Campfires are permitted in the provided fire rings. Quiet hours must be observed between 10 P.M. and 6 A.M.

There are no on-site amenities provided. Campers are advised to dig a hole of at least six inches to bury their waste materials. Garbage is to be disposed of outside the park grounds.

Black bears can be seen on the premises from time to time, so exercise caution.

Seasonal activities in Grand Portage National Monument



Grand Portage National Monument is an excellent place to enjoy a picnic lunch. Choose from one of the picnic areas or take a stroll through the woods to find the ideal spot to lay out your feast on a picnic blanket from home. The atmosphere on the grounds is quite serene, making it an excellent place to enjoy reconnecting with nature while enjoying your meal.

Bring a packed lunch from home and some drinking water to keep your hunger and thirst at bay. No trip into the woods would be complete without bug spray, so be sure to grab some of that too.

Your dog may join you for your picnic lunch, but do please keep them leashed.

North West Company Rendezvous

An activity that is held yearly at the Grand Portage National Monument each August, the North West Company Rendezvous celebrates the property's heritage as a prominent fur trading post. There are several activities families can enjoy including the Rendezvous Days Pow Wow, an event proudly provided by the Grand Portage Band of Lake Superior Chippewa (Ojibwe).

A large gathering, this event features re-enactments by visitors from all over the United States and Canada. Games and activities from fur trading days are practiced. Among the festivities you can enjoy are music, dancing, crafts, and workshops.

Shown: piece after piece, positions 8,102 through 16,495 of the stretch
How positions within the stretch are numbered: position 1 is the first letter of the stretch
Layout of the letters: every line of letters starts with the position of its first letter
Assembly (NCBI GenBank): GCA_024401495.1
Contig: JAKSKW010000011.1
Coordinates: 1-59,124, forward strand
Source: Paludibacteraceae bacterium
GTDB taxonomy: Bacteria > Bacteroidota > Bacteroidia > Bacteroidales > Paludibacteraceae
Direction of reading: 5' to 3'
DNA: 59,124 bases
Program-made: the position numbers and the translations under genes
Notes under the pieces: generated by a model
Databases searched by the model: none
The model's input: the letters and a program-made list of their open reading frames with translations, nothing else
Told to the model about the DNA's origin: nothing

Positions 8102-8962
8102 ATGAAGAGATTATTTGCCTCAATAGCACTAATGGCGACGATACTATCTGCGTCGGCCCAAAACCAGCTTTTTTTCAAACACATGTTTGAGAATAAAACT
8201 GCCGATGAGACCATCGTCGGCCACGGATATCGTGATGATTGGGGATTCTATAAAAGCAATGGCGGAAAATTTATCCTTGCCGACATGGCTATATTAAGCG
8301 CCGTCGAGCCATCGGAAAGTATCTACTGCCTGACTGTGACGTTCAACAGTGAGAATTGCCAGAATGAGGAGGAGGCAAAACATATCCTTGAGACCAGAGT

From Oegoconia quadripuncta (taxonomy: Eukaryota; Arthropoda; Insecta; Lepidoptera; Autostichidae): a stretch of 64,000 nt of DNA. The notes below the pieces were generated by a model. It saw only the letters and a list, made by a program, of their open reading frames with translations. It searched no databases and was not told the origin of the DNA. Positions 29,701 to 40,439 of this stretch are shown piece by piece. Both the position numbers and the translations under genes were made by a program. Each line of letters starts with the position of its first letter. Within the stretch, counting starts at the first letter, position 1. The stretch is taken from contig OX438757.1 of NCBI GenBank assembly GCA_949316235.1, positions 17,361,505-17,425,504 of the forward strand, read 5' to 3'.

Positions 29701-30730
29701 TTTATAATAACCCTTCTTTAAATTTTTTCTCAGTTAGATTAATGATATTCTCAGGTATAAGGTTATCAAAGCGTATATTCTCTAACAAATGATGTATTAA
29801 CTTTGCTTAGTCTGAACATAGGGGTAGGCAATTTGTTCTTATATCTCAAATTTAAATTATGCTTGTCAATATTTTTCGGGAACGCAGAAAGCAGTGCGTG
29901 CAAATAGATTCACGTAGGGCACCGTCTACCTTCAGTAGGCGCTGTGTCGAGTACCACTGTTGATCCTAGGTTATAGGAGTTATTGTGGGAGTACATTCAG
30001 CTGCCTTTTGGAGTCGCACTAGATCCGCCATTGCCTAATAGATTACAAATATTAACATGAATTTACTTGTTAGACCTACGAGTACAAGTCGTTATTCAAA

Grand Portage National Monument Heritage Center

The Grand Portage Band of Ojibwe Indians donated this property to the National Park Service to build an infrastructure to encourage tourism to assist with rebuilding the region's economy. Together, these two bodies built and now promote the Grand Portage National Monument Heritage Center.

Visit the center to learn more about early fur trading activities on the grounds and the partnerships formed between the early Ojibwe Indians and the North West Company during the years of the North American fur trade.

Though the monument grounds operate only seasonally from, the Grand Portage National Monument Heritage Center accepts visitors year-round.



Grand Portage National Monument is home to many different trails for avid hikers to enjoy. The trails vary in length and intensity, providing something for every member of the family to partake in.

One of the most popular trails is the Mount Rose Loop, a one way path that is a mile in length. The trail is mostly comprised of dirt paths connected by flights of wooden stairs. Though there is a consistent climb up the side of Mount Rose, it is gentle and gradual.

The Mount Rose Trail consists of asphalt and features stone steps with guardrails for protection when the inclines become steep. There are incredible views along the way of both the fur trading depot grounds and Grand Portage Bay.


Wildlife viewing

Grand Portage National Monument's thick forest is home to many different species of plant and animal life. Meander through the woods with your camera and naturalist's guide in search of some of the area's most interesting creatures. Some of the animals you may spot along your journey include deer, foxes, squirrels, and even black bears.

Bring along drinking water and snacks, and be sure you wear comfortable shoes.


When the leaves begin to change color, the backdrop of Grand Portage National Monument is perfect for catching some photos. Whether you meander along one of the trails in search of an idyllic waterfall or capture snapshots of the brilliantly colored fall leaves, you will not need to look for inspiration in this little slice of rural heaven.

So, make sure you bring along your camera and your imagination to shoot some incredible photos commemorating an amazing vacation in the heart of Minnesota.